Muhammad Ali hospitalized with respiratory issues that may be more serious

News of his hospitalization brought well wishes from boxers and others on Twitter, including Sugar Ray Leonard, who modeled his career after Ali's.

"Prayers & blessings to my idol, my friend, & without question, the Greatest of All Time @MuhammadAli ! #GOAT," Leonard wrote.

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  • the eloquent, colorful, controversial and brilliant three-time heavyweight boxing champion who was known as much for his social conscience and staunch opposition to the Vietnam War as for his dazzling boxing skills, died Friday.

    Ali, who had a long battle with Parkinson's disease, was taken to a Phoenix area hospital earlier this week where he was being treated for a respiratory issue. He was 74.

    In 1973, for example, Ali learned that a home for elderly Jewish people was going to close because it was out of money.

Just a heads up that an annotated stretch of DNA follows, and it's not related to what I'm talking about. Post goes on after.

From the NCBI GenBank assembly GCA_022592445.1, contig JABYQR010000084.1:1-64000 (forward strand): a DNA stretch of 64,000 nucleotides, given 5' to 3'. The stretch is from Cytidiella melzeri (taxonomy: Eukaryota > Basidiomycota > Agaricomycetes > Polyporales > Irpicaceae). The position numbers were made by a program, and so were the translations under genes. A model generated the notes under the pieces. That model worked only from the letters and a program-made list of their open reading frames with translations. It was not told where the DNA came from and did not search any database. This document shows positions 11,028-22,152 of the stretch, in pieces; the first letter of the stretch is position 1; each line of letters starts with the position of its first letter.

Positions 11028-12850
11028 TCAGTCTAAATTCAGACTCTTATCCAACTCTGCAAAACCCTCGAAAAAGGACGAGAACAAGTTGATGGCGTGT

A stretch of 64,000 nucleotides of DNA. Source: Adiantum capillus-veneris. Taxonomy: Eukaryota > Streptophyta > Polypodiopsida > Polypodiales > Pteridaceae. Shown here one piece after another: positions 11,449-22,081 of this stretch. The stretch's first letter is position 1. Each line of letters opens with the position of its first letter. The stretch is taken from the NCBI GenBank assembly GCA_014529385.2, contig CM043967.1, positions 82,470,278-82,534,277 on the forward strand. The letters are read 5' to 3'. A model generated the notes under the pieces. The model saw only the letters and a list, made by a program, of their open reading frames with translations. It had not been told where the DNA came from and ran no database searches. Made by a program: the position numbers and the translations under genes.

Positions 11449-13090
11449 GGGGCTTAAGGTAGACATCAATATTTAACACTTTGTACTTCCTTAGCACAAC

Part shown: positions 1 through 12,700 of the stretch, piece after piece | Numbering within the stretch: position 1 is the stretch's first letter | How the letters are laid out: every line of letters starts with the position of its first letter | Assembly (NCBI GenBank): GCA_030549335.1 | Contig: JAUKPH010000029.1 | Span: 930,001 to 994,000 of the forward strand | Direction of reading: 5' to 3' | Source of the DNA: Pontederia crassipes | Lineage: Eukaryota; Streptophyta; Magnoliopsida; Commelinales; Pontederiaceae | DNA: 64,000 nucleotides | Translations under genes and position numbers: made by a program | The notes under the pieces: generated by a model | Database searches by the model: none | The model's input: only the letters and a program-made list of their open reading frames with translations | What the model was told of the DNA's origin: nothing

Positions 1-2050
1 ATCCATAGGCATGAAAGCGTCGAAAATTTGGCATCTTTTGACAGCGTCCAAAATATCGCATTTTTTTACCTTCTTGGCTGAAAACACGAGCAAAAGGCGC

"I'll never forget that night," Kilroy said. "It was a cold January night and we saw it on the news. Ali really paid attention to it and you could tell it bothered him, that all these people were going to be put out. They had nowhere to go. He told me to find out where it was, so I called the TV station and got the address.

    "We drove over there and walked in and some guy comes up to me. I said, 'We're looking for the man in charge. Where is he?' And the guy says, 'I am. What do you want?' And Ali tells him he wants to help. He wrote him a check for $200,000 and tells him to put it in the bank that night. And then he writes another check for $200,000 and tells him to wait four days, because he has to get home and put some more money in the bank to cover the check."

  • He has passed on

  • Thank you

  • He was a champion in life. May he RIP.

  • Mohammed Ali RIP- Jan 17, 1942 - June 3, 2016

    May he find Peace again from pain and suffering.

    *Phoenix area hospital earlier this week where he was being treated for a respiratory issue. He was 74.